Findings from this study indicate that the Incredible Years Parent Training programme is a valuable intervention for many pre-school children displaying early signs of ADHD.
Attention Deficit Hyperactivity Disorder (ADHD; American Psychiatric Association [APA], 1994) is characterised by developmentally inappropriate levels of inattention, impulsivity, and over activity (APA, 1994; Barkley, 1997). These problems typically emerge in early childhood, are relatively persistent, and result in cross-situational impairment (e.g. at home and at school; APA, 1994). The current Diagnostic and Statistical Manual of Mental Disorders (4th ed; DSM-IV) specifies three subtypes of ADHD: predominantly inattentive subtype; predominantly hyperactive/impulsive subtype; or combined subtype. Problems must be evident in two or more settings (e.g. home and school), and the child must show significant impairment in social, school, or work functioning (APA, 1994; 2000). Prevalence estimates indicate that between 3-6% of school-aged children meet diagnostic criteria for ADHD (APA, 1994; 2000; Szatmari, 1992).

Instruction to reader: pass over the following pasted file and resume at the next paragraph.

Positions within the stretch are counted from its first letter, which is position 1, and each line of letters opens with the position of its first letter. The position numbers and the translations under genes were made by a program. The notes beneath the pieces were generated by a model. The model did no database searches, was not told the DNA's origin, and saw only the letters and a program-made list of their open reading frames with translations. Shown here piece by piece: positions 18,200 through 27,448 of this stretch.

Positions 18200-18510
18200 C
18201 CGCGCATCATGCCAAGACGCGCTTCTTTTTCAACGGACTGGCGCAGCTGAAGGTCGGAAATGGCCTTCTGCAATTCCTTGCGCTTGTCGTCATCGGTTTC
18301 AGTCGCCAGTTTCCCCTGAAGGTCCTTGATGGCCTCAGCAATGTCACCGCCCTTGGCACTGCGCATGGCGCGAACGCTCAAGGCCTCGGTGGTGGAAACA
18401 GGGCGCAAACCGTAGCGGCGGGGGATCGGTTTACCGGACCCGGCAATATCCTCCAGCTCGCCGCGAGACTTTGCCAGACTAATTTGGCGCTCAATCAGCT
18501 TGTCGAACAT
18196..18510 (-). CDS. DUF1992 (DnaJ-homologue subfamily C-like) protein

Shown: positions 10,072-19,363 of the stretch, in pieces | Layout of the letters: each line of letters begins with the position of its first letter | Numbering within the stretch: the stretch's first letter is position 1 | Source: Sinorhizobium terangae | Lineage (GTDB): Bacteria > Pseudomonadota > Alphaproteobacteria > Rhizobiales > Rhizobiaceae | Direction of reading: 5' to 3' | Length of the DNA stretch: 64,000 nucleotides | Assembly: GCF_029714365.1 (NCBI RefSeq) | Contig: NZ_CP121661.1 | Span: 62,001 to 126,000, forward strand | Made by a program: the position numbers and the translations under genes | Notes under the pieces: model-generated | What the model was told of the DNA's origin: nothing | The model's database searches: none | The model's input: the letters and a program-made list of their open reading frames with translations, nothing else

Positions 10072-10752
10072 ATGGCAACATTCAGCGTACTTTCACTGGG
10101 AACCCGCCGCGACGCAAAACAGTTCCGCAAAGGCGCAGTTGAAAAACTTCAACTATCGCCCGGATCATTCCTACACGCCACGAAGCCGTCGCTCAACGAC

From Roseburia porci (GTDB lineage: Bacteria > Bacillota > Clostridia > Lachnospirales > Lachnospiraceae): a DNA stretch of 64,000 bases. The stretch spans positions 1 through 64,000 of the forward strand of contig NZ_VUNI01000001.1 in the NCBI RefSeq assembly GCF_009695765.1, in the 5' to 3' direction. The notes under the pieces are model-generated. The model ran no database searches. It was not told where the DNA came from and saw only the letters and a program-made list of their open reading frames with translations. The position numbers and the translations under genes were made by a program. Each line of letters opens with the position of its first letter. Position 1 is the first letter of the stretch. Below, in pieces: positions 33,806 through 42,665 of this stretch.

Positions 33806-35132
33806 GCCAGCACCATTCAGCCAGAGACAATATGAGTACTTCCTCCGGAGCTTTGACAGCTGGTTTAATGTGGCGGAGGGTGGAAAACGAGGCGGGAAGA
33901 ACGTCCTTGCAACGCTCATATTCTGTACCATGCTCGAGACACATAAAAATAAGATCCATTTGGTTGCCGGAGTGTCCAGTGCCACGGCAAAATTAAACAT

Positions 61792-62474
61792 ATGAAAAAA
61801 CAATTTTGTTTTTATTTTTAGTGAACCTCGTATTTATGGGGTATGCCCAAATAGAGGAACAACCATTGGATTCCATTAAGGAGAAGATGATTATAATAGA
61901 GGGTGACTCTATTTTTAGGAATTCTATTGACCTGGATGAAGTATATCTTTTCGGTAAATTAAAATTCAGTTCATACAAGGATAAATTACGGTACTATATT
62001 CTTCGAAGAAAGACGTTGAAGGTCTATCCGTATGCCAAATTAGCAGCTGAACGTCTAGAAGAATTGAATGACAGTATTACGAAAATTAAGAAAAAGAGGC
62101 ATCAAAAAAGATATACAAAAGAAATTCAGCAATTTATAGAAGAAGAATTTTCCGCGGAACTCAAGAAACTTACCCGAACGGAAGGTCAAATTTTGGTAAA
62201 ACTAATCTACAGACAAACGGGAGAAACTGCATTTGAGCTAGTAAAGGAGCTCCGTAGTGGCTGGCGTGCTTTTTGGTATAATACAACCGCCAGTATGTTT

Left untreated, the long-term prognosis for these children is poor. Children with ADHD are at a much greater risk of experiencing problems in the educational, personal and social domains (Daley, 2006). Children with ADHD are also at a heightened risk of developing conduct problems, substance abuse, and interpersonal and occupational difficulties that can persist into adulthood (Manuzza et al., 1991; Taylor et al., 1996).